Settlement patterns during the Magdalenian in the south-eastern Pyrenees, Iberian Peninsula. A territorial study based on GIS

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ABSTRACT: The territorial characteristics and environmental factors involved in the selection of a specific site for establishing a settlement are key features in the analysis of hunter-gatherers' knowledge of (and dominance over) their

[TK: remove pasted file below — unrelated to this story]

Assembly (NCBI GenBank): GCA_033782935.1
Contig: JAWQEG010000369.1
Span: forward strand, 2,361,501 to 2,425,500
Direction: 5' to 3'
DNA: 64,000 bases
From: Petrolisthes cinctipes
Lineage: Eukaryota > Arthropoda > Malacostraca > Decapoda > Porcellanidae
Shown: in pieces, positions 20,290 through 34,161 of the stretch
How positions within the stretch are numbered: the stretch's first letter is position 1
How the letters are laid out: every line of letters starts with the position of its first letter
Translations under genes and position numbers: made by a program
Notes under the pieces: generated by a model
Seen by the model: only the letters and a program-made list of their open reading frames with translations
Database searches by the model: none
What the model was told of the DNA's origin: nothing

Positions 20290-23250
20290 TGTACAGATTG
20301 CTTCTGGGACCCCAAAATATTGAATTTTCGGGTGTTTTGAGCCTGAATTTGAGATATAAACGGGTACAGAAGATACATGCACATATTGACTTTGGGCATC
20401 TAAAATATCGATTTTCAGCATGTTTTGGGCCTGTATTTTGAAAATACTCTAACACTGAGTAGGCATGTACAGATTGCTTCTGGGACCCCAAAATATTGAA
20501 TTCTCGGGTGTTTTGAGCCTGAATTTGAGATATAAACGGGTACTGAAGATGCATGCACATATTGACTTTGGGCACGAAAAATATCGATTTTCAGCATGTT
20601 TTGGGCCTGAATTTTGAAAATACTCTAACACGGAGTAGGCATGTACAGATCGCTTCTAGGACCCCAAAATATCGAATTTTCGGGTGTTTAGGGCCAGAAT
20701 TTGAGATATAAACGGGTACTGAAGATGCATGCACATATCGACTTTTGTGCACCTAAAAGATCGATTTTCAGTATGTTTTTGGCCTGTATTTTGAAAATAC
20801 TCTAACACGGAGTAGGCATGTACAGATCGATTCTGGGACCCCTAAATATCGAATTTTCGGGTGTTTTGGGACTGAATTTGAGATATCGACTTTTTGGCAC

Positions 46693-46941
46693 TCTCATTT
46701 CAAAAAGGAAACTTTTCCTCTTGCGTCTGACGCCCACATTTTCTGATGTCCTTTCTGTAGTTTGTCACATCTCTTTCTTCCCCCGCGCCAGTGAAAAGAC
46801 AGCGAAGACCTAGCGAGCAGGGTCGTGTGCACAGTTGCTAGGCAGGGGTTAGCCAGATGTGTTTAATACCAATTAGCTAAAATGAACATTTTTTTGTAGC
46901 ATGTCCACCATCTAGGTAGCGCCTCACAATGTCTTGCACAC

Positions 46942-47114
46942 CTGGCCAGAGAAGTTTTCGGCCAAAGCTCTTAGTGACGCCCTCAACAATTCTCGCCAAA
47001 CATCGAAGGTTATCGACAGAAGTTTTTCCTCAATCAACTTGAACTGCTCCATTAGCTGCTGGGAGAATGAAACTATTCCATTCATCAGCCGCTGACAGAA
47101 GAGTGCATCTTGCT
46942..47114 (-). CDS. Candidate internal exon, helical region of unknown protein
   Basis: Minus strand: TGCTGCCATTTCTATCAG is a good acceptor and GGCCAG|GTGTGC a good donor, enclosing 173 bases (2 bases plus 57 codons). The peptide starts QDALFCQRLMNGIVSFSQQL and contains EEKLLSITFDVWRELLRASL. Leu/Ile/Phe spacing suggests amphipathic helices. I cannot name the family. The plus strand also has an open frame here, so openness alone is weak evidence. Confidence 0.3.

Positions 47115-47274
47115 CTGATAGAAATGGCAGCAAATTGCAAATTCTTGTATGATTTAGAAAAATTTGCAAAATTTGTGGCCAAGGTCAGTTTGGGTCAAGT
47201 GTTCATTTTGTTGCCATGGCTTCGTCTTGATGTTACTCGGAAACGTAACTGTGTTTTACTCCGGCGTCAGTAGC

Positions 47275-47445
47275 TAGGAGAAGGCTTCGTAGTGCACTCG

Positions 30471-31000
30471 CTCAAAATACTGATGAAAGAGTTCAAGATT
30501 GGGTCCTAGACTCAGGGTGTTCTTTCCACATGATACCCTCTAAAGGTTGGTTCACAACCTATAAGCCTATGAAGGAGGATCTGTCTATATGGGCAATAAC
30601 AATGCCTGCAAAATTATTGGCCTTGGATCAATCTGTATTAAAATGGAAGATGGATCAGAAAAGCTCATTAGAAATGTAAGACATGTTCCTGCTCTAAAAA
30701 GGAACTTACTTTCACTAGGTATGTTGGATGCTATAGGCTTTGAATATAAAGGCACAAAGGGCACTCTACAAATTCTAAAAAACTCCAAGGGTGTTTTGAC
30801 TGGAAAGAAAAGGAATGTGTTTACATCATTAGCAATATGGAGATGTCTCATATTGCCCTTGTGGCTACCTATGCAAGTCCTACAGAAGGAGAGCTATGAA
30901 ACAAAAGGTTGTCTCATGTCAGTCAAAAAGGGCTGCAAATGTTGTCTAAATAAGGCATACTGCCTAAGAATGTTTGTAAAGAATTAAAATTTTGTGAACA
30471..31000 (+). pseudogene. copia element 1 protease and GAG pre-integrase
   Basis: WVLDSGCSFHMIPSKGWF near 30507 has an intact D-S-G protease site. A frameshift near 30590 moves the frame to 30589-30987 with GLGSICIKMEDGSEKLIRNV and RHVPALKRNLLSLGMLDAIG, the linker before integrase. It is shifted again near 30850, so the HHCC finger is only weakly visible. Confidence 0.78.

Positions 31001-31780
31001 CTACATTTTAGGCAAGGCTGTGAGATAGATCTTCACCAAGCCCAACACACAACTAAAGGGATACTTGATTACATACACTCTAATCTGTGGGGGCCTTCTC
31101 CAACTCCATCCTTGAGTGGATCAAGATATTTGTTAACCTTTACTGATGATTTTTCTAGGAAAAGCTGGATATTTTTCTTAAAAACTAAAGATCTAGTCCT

Contents lists available at ScienceDirect Journal of Archaeological Science: Reports  journal homepage: Settlement patterns during the Magdalenian in the south-eastern Pyrenees,Iberian Peninsula. A territorial study based on GIS Bàrbara Mas a,b, ⁎ , Ethel Allué a,b , Marta Sánchez de la Torre c,d , Óscar Parque a,b,d ,José Miguel Tejero d,e , Xavier Mangado d , Josep Maria Fullola d a  Àrea de Prehistòria, Universitat Rovira i Virgili (URV), Avinguda de Catalunya 35, 43002 Tarragona, Spain b  IPHES, Institut Català de Paleoecologia Humana i Evolució Social, Zona Educacional 4, Campus Sescelades URV (Edi  fi ci W3), 43007 Tarragona, Spain c  PPVE, Universidad de Zaragoza, 12 Pedro Cerbuna, 50009 Zaragoza, Spain d  SERP (Seminari d'Estudis i Recerques Prehistòriques), Universitat de Barcelona, Montalegre 6-8, E-08001 Barcelona, Spain e CNRS, UMR 7041, ArScAn Équipe Ethnologie Préhistorique, 92023 Nanterre, France A R T I C L E I N F O  Keywords: GISSettlement patternsSite locationMacrospatial analysisLate PalaeolithicSouth-eastern Pyrenees A B S T R A C T The territorial characteristics and environmental factors involved in the selection of a speci fi c site for estab-lishing a settlement are key features in the analysis of hunter-gatherers' knowledge of (and dominance over)their surroundings and in the attempts to understand the survival strategies that they deployed. This paperpresents a macrospatial analysis using GIS tools, which provides an objective comparison of territorial variablesat several Magdalenian archaeological sites located in the south-eastern Pyrenees (NE Iberia). To establish thesettlement patterns, we analyse territorial values: orientation, elevation, slope, sites aspect (caves, rock sheltersor open air) and distance from rivers. With the data obtained, we create solar radiation models, construct groupsof sites according to visibility, and calculate the displacement costs of mobility. The results suggest a series of di ff  erent settlement patterns during the Magdalenian. The visibility of rivers from the archaeological sites andpotential sunlight are characteristic features throughout the period, but the distance between rivers and set-tlements decreases diachronically. Comparison of the climate models indicates that settlements in the vicinity of the river were more frequent at times with evidence of low rainfall. Likewise, the costs of displacement from thesurrounding territory to the archaeological sites increase; access to the Lower Magdalenian sites is easier, andaccess to the Upper Magdalenian sites much more di ffi cult. 1. Introduction The Magdalenian is one of the most documented and well-knownPalaeolithic chrono-cultural phases in western Europe, characterized bythe diversity of symbolic art, fauna and lithic remains in the archae-ological record (Fullola et al., 2012; Vega et al., 2013). These records have allowed the study of changes in strategies for procuring biotic andabiotic resources and in social and symbolic behaviour, and re fl ect thevariability and development of technical systems of lithic knapping andproduction of bone tools (Benito-Calvo et al., 2009; Calvo et al., 2009, 2008; Esteve, 2009; Fullola, 2001; Fullola et al., 2006; García-Diez and Vaquero, 2015; Langlais, 2010; Maluquer de Motes, 1983 – 1984;Mangado et al., 2014, 2013, 2010, 2009; Martínez-Moreno et al., 2007; Mithen, 1988; Montes, 2005; Mora et al., 2011; Morales and Verges, 2014; Peña and Cruz, 2014; Roman, 2016; Sánchez de la Torre, 2015; Sánchez de la Torre and Mangado, 2013; Tejero, 2009; Tejero et al., 2013; Utrilla et al., 2013, 2010; Utrilla and Mazo, 2014; Utrilla and Montes, 2009). These studies have used a variety of approaches, butspatial analyses have not been applied to date in the Magdalenian sitesof north-eastern Iberia. The spatial analysis of prehistoric sites providesinteresting insights into the study of settlement dynamics and mobilitystrategies. Moreover, the conservation and excavation of the Magdale-nian sites in north-eastern Iberia has allowed paleoenvironmental re-constructions of the southern Pyrenees at the end of the Last Glacialperiod, coinciding with the deglaciation of the Pyrenees around 20kyrBP (Alcolea, 2017; Allué, 2009; Allué et al., 2012a, 2012b, 2018; Aura et al., 2011; Bergadà, 1991; Burjachs, 2009; Fullola et al., 2012; Fumanal and Ferrer, 2014; Soler et al., 2009). During the Magdalenian, the climatic sequence underwent a transition between the colder epi-sode GS-2a and the GI-1 interstadial. The interstadial GI-1 began with a 11 June 2018; Received in revised form 1 October 2018; Accepted 2 October 2018 ⁎ Corresponding author at: Àrea de Prehistòria, Universitat Rovira i Virgili (URV), Avinguda de Catalunya 35, 43002 Tarragona, Spain.  E-mail addresses: (B. Mas), (E. Allué), (M. Sánchez de la Torre), (J.M. Tejero), (X. Mangado), (J.M. Fullola). Journal of Archaeological Science: Reports 22 (2018) 237–2472352-409X/ © 2018 Published by Elsevier Ltd.    rapid increase in temperatures, similar to current temperatures. Fa-vourable temperatures were interrupted by two colder oscillations, thesub-stadials GI-1d and GI-1b (sensu Walker et al., 1999). The warmpulsation after GI-1a oscillation gradually decreased until the beginningof stadial GS-1, with very cold temperatures in a large part of Europeuntil the beginning of the Holocene.Models of the di ff  erences in the forms of territorial occupation andexploitation can help to de fi ne the adaptation and survival strategiesused by palaeolithic human groups (Binford, 1980, 1982; Brück and Goodman, 1999; Cleland, 1966; Gamble, 1986; Kelly, 1983). Inter- preting the possible interactions between these groups and their im-mediate environment is essential to an explanation of the in fl uence of the di ff  erent strategies used for land management and natural resourcecatchment (Allen et al., 1990; Butzer, 1989; Chatters, 1987; Clark, 1972; Clarke, 1977; Eriksen, 1997). The choice of the site for a settle- ment depends on the season in which it is to be occupied, the pattern of territorial mobility and the procedures involved in the decisions madeby human groups (Binford, 1980; Clark, 1972; Kelly, 1983; Saaty, 1972: 1061). A variety of factors of the landscape must be taken into con-sideration when deciding on its exploitation, for example its topo-graphy (location, riverbeds, vegetation), resource availability (proxi-mity and accessibility), and conditions of liveability (dimensions,visibility and thermal comfort).Quantitative and qualitative information on the territorial and en-vironmental characteristics of archaeological sites allows the descrip-tion of settlement patterns and mobility strategies of hunter-gatherergroups (Grove, 2009; Jochim, 1976). Using Geographical Information Systems (GIS) it is possible to obtain, quantify, and analyse the terri-torial factors that are observed qualitatively in the immediate en-vironment of an archaeological site (Allen et al., 1990; Conolly and Lake, 2006; Eriksen, 1997; Hodder and Orton, 1990). Site location preferences play a role in social organization. There area range of landscape factors, such as proximity to speci fi cs resources(like rivers or forests), terrain conditions (like slope or accessibility) orhabitability conditions that could a ff  ect these preferences. Subsistencein the southern Pyrenees during the Magdalenian is not determinedexclusively by the climatic conditions, cultural behaviour or by tech-nological adaptations (Fullola et al., 2012). There are certain territorialvariables that de fi ne di ff  erent landscapes, like latitude, altitude andtopography. In many cases, these preferences have been intuitivelyrelated, but they have been seldom analysed in a systematic way. Theobjective of this study is to de fi ne the settlement patterns and territorialcharacteristics in the Magdalenian sites located in the southern Pyr-enees. Studies of the spatial characteristics around the Magdaleniansites have never been analysed jointly in the south-eastern Pyrenees.However, the settlement patterns of Magdalenian sites in the adjoiningarea of Cantabrian region have been carried out (see García, 2013;García-Moreno, 2013, 2015). In order to evaluate how the changes insettlement patterns could have been related the landscape conditions,the territorial characteristics are analysed. Using GIS, sites orientation,solar radiation, visibility and energy mobility cost from a set of Mag-dalenian sites are analysed and evolution in preferences are de fi ned.The spatial analysis performed should broaden our understanding of thechanges in the territorial management strategies and site location pre-ference by human groups, during the Lower Magdalenian to the UpperMagdalenian in south-eastern Pyrenees. 2. Material and methods The area of study comprises the modern-day regions of Aragon andCatalonia, north-eastern Iberian Peninsula, on the southern slope of thePre-Pyrenees. This slope is situated between the structure or apex of theSegre river, and between the Mesozoic and Cenozoic outcrops thatconstitute the eastern boundary from the Mediterranean Sea and, to thewest, the Cinca river valley and his tributaries (Vera, 2004) (Fig. 1). Table 1 presents the reoccupations and the presence/absence of humans at the sites analysed, according to the di ff  erent chrono-culturalphases of the Magdalenian (Fullola, 2001; Mangado et al., 2010, 2014; Montes, 2005; Mora et al., 2011; Tejero et al., 2013; Utrilla and Mazo, 2014; Utrilla et al., 2010, 2012). For the analysis of the settlement patterns, three chrono-cultural groups have been established accordingto the spatial characteristics of sites with evidence of occupation, alsoincluding archaeological sites with more than one occupation phase:the Lower Magdalenian group, comprising Montlleó, Cova Alonsé,Forcas I and Cova Gran; the Middle Magdalenian group, comprisingCova del Parco, Fuente del Trucho and Cova Gran; and the UpperMagdalenian group, including Cova del Parco, Cueva de Chaves, BoraGran d'en Carreras, Forcas I, Legunova, Peña 14 and Cova Gran.  2.1. Radiocarbon dating  Human presence or absence was established based on radiocarbondating reported in other studies, from di ff  erent Magdalenian archae-ological sites (Table 2). We perform the calibration because we believeit is necessary to join the set of Magdalenian sites dates, currentlyisolated, and put them in a territorial context.The calibration was carried out using the online tool OxCal v.4.3.2(Ramsey, 2017), with a deviation range lower than 101. We used In-tCal-13 curve (Reimer et al., 2013) and NGRIP ice core (Rasmussen et al., 2014).  2.2. GIS analysis GIS was used to generate a hypothetical reality model for a speci fi cterritory. This allows the interpretation of the relationship betweenhuman behaviour and the environment by selecting precise territorialvariables. The territorial variables are discussed below.  2.2.1. Vector and raster data: DEM and rivers layers Data were spatially analysed and referenced from a GIS projectthrough free software program QGIS, and its application GRASS version10.12.3. Digital cartographic base maps were generated from the to-pographic maps in raster (Digital Elevation Models), vector and meta-data layers (rivers) downloaded for the provinces of Lleida, Huesca,Zaragoza and Girona, obtained from the  Institut Cartogrà  fi c de Catalunya (ICC) and the  Instituto Geográ  fi co Nacional  (IGN). To undertake themacrospace analysis, we downloaded the Digital Elevation Models(DEM) (mdt25) and rivers layers of the municipalities where theMagdalenian sites are located …  The rivers vectors have been necessaryfor the distances measurements, between the exact location points of the archaeological sites up to the nearest river course.  2.2.2. Analysis of settlement patterns The term  “ spatial model ”  refers to the use of spatial data to simulatea process, to understand a complex relationship, to predict a result, orto analyse a problem (Conolly and Lake, 2006: 73). Spatial models areapplied to establish the relationship between the location of archae-ological sites and territorial variables such as slope and orientation,classi fi cation of archaeological sites according to site type (i.e., cave,open air and rock shelter), visible area and distance from settlements torivers. The orientation of archaeological sites and site types: solar radiation analysis . Sunlight and sun heating are usually considereddesirable factors for good habitability conditions (Fano, 1998; García- Moreno, 2015). In our study, we include the Palaeolithic habitat in thecaves, since certain domestic activities were carried out outside thecave or near the entrance (Mangado et al., 2014). The QGIS-GRASS'ssolar radiation analysis computes direct, di ff  use and re fl ected solarradiation raster maps for a given day, the latitude, the surface and theatmospheric conditions. The latitude used in the calculation of thepotential insolation was 42° 30 ′ , since it constitutes the approximate  B. Mas et al.  Journal of Archaeological Science: Reports 22 (2018) 237–247  238  average latitude of the entire study area, and in any case a variation of several minutes of degree in the latitude used did not modify thecalculation of potential insolation (sensu Hesse, 2013). Also, theposition of the Earth with respect to the Sun is di ff  erent from thecurrent one with respect to the existing at the end of the Pleistocene.This is due to variations in the obliquity of the ecliptic, that is, the anglebetween the axis of Earth rotation with respect to the plane of theecliptic. This angle varies with a periodicity of about 41.000yearsbetween 21.5° and 24.5°, being currently 23.5° (Uriarte-Cantolla,2000). In order to carry out this calculation, it is not necessary totake into account the length of the point on which the insolation is to becalculated, since the solar incidence will be similar along the parallel.In our case, solar parameters are calculated in every cell in theraster map (e.g., sunrise, sunset times, declination, extraterrestrial ir-radiance, daylight length), and are saved in the map history  fi le. We Fig. 1.  Map of north-eastern Iberian Peninsula and location of Magdalenian sites analysed in this work. 1: Cova del Parco; 2: Montlleó; 3: Cova Gran; 4: Legunova; 5:Abrigo Forcas I; 6: Cova Alonsé; 7: Fuente del Trucho; 8: Cueva de Chaves; 9: Bora Gran d'en Carreras; 10: Peña 14. Table 1 Reoccupations and presence/absence of the sites analysed during theMagdalenian (LM: Lower Magdalenian; MM: Middle Magdalenian; UM: UpperMagdalenian). Site Site type LM MM UMCova del Parco Rock shelter  –  X XMontlleó Open air X  – – Cueva de Chaves Cave  – –  XBora Gran d'en Carreras Rock shelter  – –  XCova Alonsé Rock shelter X  – – Forcas I Rock shelter X  –  XLegunova Rock shelter  – –  XPeña 14 Rock shelter  – –  XFuente del Trucho Cave  –  X  – Cova Gran Rock shelter X X X Table 2 Compilation of published radiocarbon dating, ordered by chrono-cultural periods (LM: Lower Magdalenian; MM: Middle Magdalenian; UM: Upper Magdalenian). Site Level Period Ref. lab. Radiocarbon dating Deviation± Method Sample PublicationCova Gran EA3 LM Beta-233606 16,800 80 AMS Charcoal Mora et al., 2011Montlleó 1S·B LM OxA-9017 15,440 80 AMS Molar of equine Mangado et al., 2011: 29Cova Gran 6P LM Beta-265984 15,120 70 AMS Charcoal Mora et al., 2011Cueva Alonsé m LM GrA-21536 15,069 90 AMS Charcoal Montes, 2005Cueva Alonsé m LM GrA-21537 15,069 90 AMS Charcoal Montes, 2005Cova Gran 4P LM Beta-259273 14,760 70 AMS Charcoal Mora et al., 2011Forcas I 15 LM GrA-25979 14,440 70 AMS Bone Utrilla and Mazo, 2014Cova Gran SH4 MM Beta-187424 13,660 50 AMS Charcoal Mora et al., 2011Cova del Parco MM OxA-23650 13,475 50 AMS Charcoal Mangado et al., 2014Cova del Parco MM OxA-29336 13,255 50 AMS Charcoal Mangado et al., 2014Cova del Parco II UM OxA-17730 13,095 55 AMS Charcoal Mangado et al., 2010Bora Gran d'en Carreres ? UM OxBGA-2153 13,080 90 AMS Bone Fullola, 2001Cova del Parco II UM OxA-13596 13,025 50 AMS Charcoal Mangado et al., 2010Cueva de Chaves 2b UM GrN-15635 12,950 70 Conv Bone Utrilla, 1995Cova del Parco II UM OxA-13597 12,995 50 AMS Charcoal Mangado et al., 2010Bora Gran d'en Carreres ? UM PxBGA-2222 12,830 80 AMS Bone Fullola, 2001Cueva de Chaves 2b UM GrN-14561 12,660 70 Conv Bone Utrilla et al., 2010Forcas I 14 UM GrA-33986 12,600 60 AMS Bone Utrilla and Mazo, 2014Legunova q UM GrA-22089 12,500 90 AMS Charcoal Utrilla et al., 2010Cova del Parco II UM OxA-10797 12,460 60 AMS Charcoal Mangado et al., 2010Forcas I 13d UM GrA-32957 12,440 50 AMS Bone Utrilla and Mazo, 2014Legunova q UM GrA-24296 12,060 60 AMS  –  Tejero et al., 2013  B. Mas et al.  Journal of Archaeological Science: Reports 22 (2018) 237–247  239  followed the methodology proposed by García (2013). The calculationinvolved the preparation of twelve models for each archaeological site,equivalent to one day for twelve months per year. The hours of sunlightwere also calculated, using three mapping inputs: A) elevation, B) slopeand C) orientation (Fig. 2).The hours of sunlight received were extracted from the values of theraster map output cells, in the geographical coordinates where eacharchaeological site is located. The optimum mean hours were extractedfor an area of 3km 2 . Furthermore, the sunlight hours lost or not usedwere calculated by subtracting the optimal value from the obtainedvalue. From mean slope: viewshed analysis and mobility energy cost  . Viewshed analysis is based on the idea of the visual basin thatan observer can perceive from a certain place. In south-easternPyrenees, visual characteristics of sites have merely been mentionedin ambiguous way, such as  “ great visibility ”  or  “ strategic location ” .Likewise, usually related to the visual control of the territory or speci fi cresources, like the control of routes of large herbivores (e.g. Mangadoet al., 2013). However, visual characteristics of sites have never beenquanti fi ed in systematic analysis. In this study we also considered thatthe topography of the land near the sites would condition the variablesfor the choice as well as the visibility, in order to control thesurrounding area from the settlement. The visibility analysis wascarried out with the free software QGIS-GRASS, establishing a seriesof parameters that have helped to create a greater proximity whenmapping the present-day model of visibility (García-Moreno, 2013;Wheatley and Gillings, 2002). The variables were established inrelation to the height of the observer (1.70m) and the maximumvisibility range (10km). This process calculated the hectares observedfrom the archaeological sites, as well as their mapping.For the slope analysis, a categorical classi fi cation according to thedegree of inclination of the slopes was assigned, delimiting a radius of 3km from the location of the Magdalenian sites. The following se-paration of the groups by degrees of inclination was proposed by García(2013): Flat: 0 – 5°; Moderate: 5 – 15°; Abrupt: 15 – 30°; Steep:> 30°.Accessibility to the archaeological sites (the mobility energy value)was analysed applying the principle of William W. Naismith(1856 – 1935), according to which an adult in good physical conditionwalks, on  fl at ground, 10km in 2h, which is 1km every 12min. Weemphasize that walking on foot is a physical activity, and so the in-dividual physiological limitations of each person should not be under-estimated. As the study area contains uneven reliefs and varied slopes, avariable regarding the e ff  ort depending on the degree of inclination of the slopes was added. Slope is a key factor in recognizing accessibilityto a territory, in addition to conditioning both the walker's e ff  ort andspeed. For the analysis, we have reclassi fi ed a cost surface based on aninput dataset and a cost function, where cost is measured in time. Thecumulative pixel values of the cells of the DEM maps containing in-formation on the degrees of the slopes were reclassi fi ed with thegeoanalytical tool  Reclass , by GIS, integrating a reclassi fi es layer withranges of colours from Naismith's time scale (12min), and theE ff  ort+1 (friction). Subsequently, cost of movement was classi fi edwith a range of colours in the cell map (Fig. 3).According to Optimal Foraging Theory, that presumes in certainarenas human decisions are made to maximize net rate of energy gain(Clark and Mangel, 1986; Charnov, 1976; MacArthur and Pianka, 1966), regarding the settlement patterns and mobility of hunter-gath-erer human groups (Binford, 1977, 1980, 1982), and considering theidea of Site Catchment Analysis method (Bailey and Davidson, 1983;Vita-Finzi and Higgs, 1970), we assume three di ff  erent types of catch-ment areas around settlements: 1) the immediate area, around 3km 2 , inwhich resources are quickly absorbed (wood, plants and small prey); 2)the area of harvesting and smaller hunting, between 3 and 7.5km 2 ; 3)the largest hunting area, related to the maximum distance that can becovered in solar hours per day (between 20 and 40km 2 ). The GIS cal-culation model bases their analysis on the calculation of cumulativevalues of the di ff  erent cells or pixels in raster layer. The cell values arereclassi fi ed from 0 to 9, representing the di ffi culty or cost of displace-ment in a certain territory and distinguishing the gradients of the slopesaccording to their steepness. Areas of about 3km 2 around the archae-ological sites were analysed and the values extracted for each rastercell. Fig. 2.  Example of raster maps used to calculatethe solar irradiation analysis at the sites CovaGran and Cova del Parco. A: srcinal ElevationMap (DEM) mdt25-0327-H31-LIDAR; B: map of slopes created in degrees from A; C: slope or-ientation map in degrees, created from A+B; D:map of solar irradiation emulating May 15th,created from A+B+C.  B. Mas et al.  Journal of Archaeological Science: Reports 22 (2018) 237–247  240  3. Results 3.1. Radiocarbon data In the  fi rst period in which there are radiocarbon records attribu-table to anthropic activity during the Lower Magdalenian, the datingranges between 20,000 and 18,900cal. BP (Fig. 4).A second period of non-occupation is observed during the transitionfrom the GS-2b stadial episode to GS-2a. The climatic phase of the GS-2a turned out to be colder than the previous one (GS-2b); however, itwas during this transition that the greatest drop in temperatures in bothperiods was recorded. This cold period coincided with the end of theLower Magdalenian in this area, at a time without radiocarbon datingpresence. The third absence of documented dating in the graph oc-curred during the Upper Magdalenian and coincided with the inter-stadial episode GI-1e and the onset of GI-1d, more temperate than theprevious episodes. On the calibration, this appears as a lack of an-thropic occupation at a time during which the temperatures are the bestof the Magdalenian period. 3.2. Macrospatial analysis The data extracted from the DEM analysis with GIS and site typeinformation according to other studies are included in Table 3. 3.2.1. Orographic characteristics The classi fi cation of the Magdalenian sites according to theirchronology shows large changes in the settlement sites according to thedata extracted from Table 3. Among these sites we observe a preferencefor rock shelters; only three are in caves and only one is an open-air site.However, it is important to point out that no cave settlements weredocumented during the Lower Magdalenian; in contrast, during theMiddle Magdalenian cave occupation was the preferred type of settle-ment (Fig. 5).Analysing the distance from the settlement to the nearest waterpoint, a trend towards shorter distances is observed over time. From ageneral perspective, Fig. 6 shows that during the Lower Magdaleniansettlements were located at a considerable distance from the rivers, butmuch closer in the subsequent chrono-cultural phases. 3.2.2. Solar radiation analysis Solar radiation in the sites is an important variable for the estab-lishment of settlements. The median of sunlight hours at the LowerMagdalenian sites was 11.02h/day, in the Middle Magdalenian11.22h/day and in the Upper Magdalenian is 11.33h/day (Fig. 7).However, seasonal values show variability in potential sunlight.Very high values are obtained between May and August, with 14 and15h/day, in the Bora Gran d'en Carreras, Legunova and Peña 14, andmuch lower values in the months of December and January at sitesForcas I and Fuente del Trucho, with 5 and 6h/day respectively. Therest of the sites remain more or less stable throughout the year.The GIS analysis calculating the optimal hours within a perimeter of 3km around the archaeological sites, displayed in Table 4. An analysisof K-means for two clusters can di ff  erentiate between those sites withlow insolation. Thus, Forcas I, Fuente del Trucho and Cueva de Chavessites are in locations with fewer hours of sunlight than the other sitesanalysed, losing 27, 24 and 16h/year respectively. Cova Alonsé, CovaGran, Peña 14 and Cova del Parco are more favourably located withrespect to hours of sunlight, while Legunova and Bora Gran d'en Car-reras have the best locations of all, with maximum hours of sunlight.Also, the sites that receive less sunlight are oriented in the West andSoutheast directions. Thus, the most favourable orientations are East,South and Northeast (Table 5). 3.2.3. Viewshed analysis The results for the visibility analysis, based on the number of hec-tares visible from the sites, showed three distinct groups. Group Acomprises sites with>1000ha of visibility, group B sites with visibilitybetween 1000 and 350ha, and  fi nally, group C with a visual basinof<350ha (Fig. 8).The analysis of the visibility superimposed on the DEM-LIDAR mapshows that nine of the ten sites have direct visual contact with the river.Cova Gran is the only one where the river is not visible.To establish these dynamics according to the chrono-culturalphases, sites occupied during the Lower Magdalenian might be ascribedto any of the three groups: A, B and C. Sites from the Middle Fig. 3.  To the left: graph of friction according to the percentage of the values of slopes; right: values and colour ranges to integrate into raster map cells with Slopevalues (output).  B. Mas et al.  Journal of Archaeological Science: Reports 22 (2018) 237–247  241